There's a common response to figurative art that is so typical it almost passes unnoticed. The question itself is very simple: is that real? Be it photorealist or highly stylised, the desire to know whether an image is based on real life, represents a real place, or is a likeness to a real person, is universal. But what about beyond the picture? When presented with stories and facts from our information-saturated society, is the same question of reality still so prevalent? Or perhaps we like stories in a different way to pictures, and even appreciate that their veracity is somewhat malleable? With such questions in mind, we are pleased to present “Weapons of Reason”, an exhibition by Freya Pocklington and Robert Nicol.
Freya Pocklington's drawings depict characters on the verdant fringes of society. Disarmingly charming in their execution, Freya's work is closely bound to the idea of outsiders: how they come to be so, how they are perceived by others, and in particular the role that the media can play in creating outsiders by turning the everyday into the sensational. Many of her ideas come from internet news stories which over time have seen their subjects raised up and misrepresented, till everyday people are turned into spectacles to be gawped at, leaving them isolated and misunderstood. Freya explores this process through fragile characters in incredible, fantastical environments, surrounded by accumulations of unrelated objects that echo the noise of information excess. There is always an animal element, be they as crazy friends or facial masks, hinting on the one hand at the feral enjoyment that bizarre spectacles can create, and also relating to Freya's research into the role that animals can play in helping fragile people to recover.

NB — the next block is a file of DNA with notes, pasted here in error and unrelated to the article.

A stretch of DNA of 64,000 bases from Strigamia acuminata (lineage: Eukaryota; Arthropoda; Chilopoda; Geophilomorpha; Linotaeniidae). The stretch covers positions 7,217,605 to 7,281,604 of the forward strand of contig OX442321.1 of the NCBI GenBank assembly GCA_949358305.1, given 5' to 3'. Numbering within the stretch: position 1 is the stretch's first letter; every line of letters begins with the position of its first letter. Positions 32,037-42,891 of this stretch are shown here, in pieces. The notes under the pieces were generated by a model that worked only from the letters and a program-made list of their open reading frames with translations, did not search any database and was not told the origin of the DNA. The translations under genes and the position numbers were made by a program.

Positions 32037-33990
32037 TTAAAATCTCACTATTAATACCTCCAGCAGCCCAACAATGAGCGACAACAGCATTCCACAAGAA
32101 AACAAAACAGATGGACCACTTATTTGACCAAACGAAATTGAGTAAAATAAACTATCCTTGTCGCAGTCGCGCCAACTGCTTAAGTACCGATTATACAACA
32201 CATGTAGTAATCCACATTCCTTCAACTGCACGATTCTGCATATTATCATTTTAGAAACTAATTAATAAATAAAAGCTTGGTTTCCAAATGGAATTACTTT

In contrast, Robert Nicol's work is an exploration of imagination and storytelling, and how impossible the freedoms of fantasy actually are. Rendered in a bubblegum pop palette and with a sense of Quixotic optimism, his works depict improbable characters inhabiting Lilliputian landscapes with joyful abandon. But in Nicol's world, freedom is absolute and without limitation. Like a game that has gone too far, his scenes take place after the first flush of innocence has faded. Cutesy people turn vicious and violent; inanimate objects come to life as a vindictive mob. Some of his characters still plod ahead with their broken Elysium, hopelessly committed to a futile existence in a world much more complex and sinister than they could ever have imagined. It is one that is blind to concepts of good and bad, underlining that no matter how well-intentioned, the human psyche remains, at its core, both dark and light in equal measures.